Amazon Prime members will now be able to borrow one ebook for free each month as part of their annual subscription. Only one free ebook is available per month. If you finish your book and want to borrow another one, you will have to wait until the following month. All notes, bookmarks, and highlights will be saved in case you decide to buy the ebook in the future. The Kindle book can only be borrowed for Kindle devices, not Kindle apps running on smartphones, tablets, or PCs. Borrowing the book is as easy as buying an ebook from Amazon with a Prime icon showing next to any borrowable ebook.
Amazon claims thousands of Kindle books will be available in the program, though it appears the major publishers have not signed on to the program yet. So you definitely will not be able to borrow every ebook that Amazon currently sells. At least not yet.
It looks like the Kindle Owners’ Lending Library is a test to see if there is demand for a subscription based ebook model. I can easily see Amazon improving the program to cover all of their Kindle books and offering something like three ebooks per month for an additional $50 per year. The revenue will probably be less for publishers but they might be interested in the recurring revenue stream that could be gained from older titles.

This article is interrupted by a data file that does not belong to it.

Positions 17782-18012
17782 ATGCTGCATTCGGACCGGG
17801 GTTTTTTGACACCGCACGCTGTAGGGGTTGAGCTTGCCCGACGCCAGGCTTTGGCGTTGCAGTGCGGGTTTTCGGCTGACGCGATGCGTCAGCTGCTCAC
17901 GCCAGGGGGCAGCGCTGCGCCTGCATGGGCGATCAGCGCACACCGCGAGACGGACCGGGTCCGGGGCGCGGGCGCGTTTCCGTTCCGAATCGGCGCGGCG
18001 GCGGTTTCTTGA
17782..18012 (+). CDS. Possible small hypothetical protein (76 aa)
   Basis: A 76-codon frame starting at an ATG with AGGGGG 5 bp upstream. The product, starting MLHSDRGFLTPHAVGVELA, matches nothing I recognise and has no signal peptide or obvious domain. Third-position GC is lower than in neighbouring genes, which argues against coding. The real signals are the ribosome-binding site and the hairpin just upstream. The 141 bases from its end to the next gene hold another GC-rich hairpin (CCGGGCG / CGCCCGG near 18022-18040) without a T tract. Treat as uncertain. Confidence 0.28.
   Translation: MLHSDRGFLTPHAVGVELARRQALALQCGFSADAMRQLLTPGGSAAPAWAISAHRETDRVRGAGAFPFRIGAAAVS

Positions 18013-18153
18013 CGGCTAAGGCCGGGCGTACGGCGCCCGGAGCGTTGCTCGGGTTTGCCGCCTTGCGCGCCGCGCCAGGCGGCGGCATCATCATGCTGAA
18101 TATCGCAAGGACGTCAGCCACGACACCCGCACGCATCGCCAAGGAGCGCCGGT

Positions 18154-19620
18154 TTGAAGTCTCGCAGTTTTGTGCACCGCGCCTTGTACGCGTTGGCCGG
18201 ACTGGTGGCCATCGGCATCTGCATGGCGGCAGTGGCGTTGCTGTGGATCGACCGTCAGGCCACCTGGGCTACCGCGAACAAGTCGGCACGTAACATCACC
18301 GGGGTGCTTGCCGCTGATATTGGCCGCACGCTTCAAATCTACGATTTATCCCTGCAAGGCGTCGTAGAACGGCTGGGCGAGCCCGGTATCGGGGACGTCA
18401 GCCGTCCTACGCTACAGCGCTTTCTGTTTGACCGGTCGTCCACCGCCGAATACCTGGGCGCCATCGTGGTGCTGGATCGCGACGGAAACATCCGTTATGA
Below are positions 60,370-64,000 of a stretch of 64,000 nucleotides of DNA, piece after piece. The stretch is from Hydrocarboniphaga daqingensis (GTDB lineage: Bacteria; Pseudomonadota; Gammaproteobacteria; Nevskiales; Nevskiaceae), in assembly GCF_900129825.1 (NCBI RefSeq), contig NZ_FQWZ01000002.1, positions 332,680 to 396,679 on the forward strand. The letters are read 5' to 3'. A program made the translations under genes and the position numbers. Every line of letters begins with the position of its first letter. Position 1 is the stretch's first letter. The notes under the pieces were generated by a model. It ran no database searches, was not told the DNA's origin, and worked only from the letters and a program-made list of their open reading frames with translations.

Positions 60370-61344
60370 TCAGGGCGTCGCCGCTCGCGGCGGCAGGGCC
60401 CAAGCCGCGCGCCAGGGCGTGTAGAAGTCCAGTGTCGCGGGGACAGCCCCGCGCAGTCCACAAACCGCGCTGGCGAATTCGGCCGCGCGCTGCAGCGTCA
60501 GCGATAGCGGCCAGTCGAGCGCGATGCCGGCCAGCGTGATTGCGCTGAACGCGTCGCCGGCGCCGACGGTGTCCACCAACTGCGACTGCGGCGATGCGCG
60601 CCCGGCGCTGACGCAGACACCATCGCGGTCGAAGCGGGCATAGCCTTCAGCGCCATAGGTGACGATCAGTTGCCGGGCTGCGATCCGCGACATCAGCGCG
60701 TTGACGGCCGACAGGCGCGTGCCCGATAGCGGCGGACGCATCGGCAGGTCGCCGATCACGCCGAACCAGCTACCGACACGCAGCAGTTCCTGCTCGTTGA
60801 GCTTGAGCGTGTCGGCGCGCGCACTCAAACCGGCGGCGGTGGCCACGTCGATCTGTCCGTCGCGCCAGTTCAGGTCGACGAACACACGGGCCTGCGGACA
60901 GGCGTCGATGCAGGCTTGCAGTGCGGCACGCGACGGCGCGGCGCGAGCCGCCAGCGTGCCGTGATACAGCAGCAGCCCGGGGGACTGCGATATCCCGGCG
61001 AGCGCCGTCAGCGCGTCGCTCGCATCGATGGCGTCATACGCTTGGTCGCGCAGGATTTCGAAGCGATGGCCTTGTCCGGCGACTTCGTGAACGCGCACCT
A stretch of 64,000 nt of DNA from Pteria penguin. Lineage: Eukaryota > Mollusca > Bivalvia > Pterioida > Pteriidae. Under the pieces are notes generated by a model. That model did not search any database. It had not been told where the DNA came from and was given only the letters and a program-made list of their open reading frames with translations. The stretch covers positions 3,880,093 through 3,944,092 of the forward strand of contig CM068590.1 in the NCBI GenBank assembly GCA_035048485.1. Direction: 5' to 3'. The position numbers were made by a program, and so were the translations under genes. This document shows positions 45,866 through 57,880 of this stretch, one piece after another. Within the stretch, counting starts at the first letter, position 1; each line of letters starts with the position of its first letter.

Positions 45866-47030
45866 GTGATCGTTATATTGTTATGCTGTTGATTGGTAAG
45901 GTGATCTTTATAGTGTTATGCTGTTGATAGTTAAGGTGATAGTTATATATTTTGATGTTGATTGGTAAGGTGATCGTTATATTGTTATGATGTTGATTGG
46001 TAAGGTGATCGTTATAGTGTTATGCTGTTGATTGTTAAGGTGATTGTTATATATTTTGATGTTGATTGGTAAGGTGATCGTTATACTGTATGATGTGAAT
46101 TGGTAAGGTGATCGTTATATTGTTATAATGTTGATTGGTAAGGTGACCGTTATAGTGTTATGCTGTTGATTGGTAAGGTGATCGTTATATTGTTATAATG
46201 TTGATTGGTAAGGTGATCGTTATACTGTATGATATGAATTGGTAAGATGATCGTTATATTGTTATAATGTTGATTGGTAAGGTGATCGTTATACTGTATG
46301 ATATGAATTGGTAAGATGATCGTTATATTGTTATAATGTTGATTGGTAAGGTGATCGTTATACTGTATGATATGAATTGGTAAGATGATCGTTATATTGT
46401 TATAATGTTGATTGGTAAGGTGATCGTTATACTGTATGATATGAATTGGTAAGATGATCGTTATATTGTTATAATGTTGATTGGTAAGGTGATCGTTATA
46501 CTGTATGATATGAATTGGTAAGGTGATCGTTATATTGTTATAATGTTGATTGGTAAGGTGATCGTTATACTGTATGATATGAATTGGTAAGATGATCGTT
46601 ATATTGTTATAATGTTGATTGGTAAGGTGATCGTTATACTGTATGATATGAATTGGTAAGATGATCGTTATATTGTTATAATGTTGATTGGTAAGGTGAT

If the lending program does become popular it will be bad news for public libraries. If voters start paying Amazon for an affordable way to conveniently borrow ebooks they will start to wonder why they are paying for a public library subscription as well. Especially when the library subscription involves an extremely complicated search and checkout process and involves a lengthy wait and a smaller selection.
Kindle Owner’s Lending Library could be the program that causes ebooks to be the end of public libraries.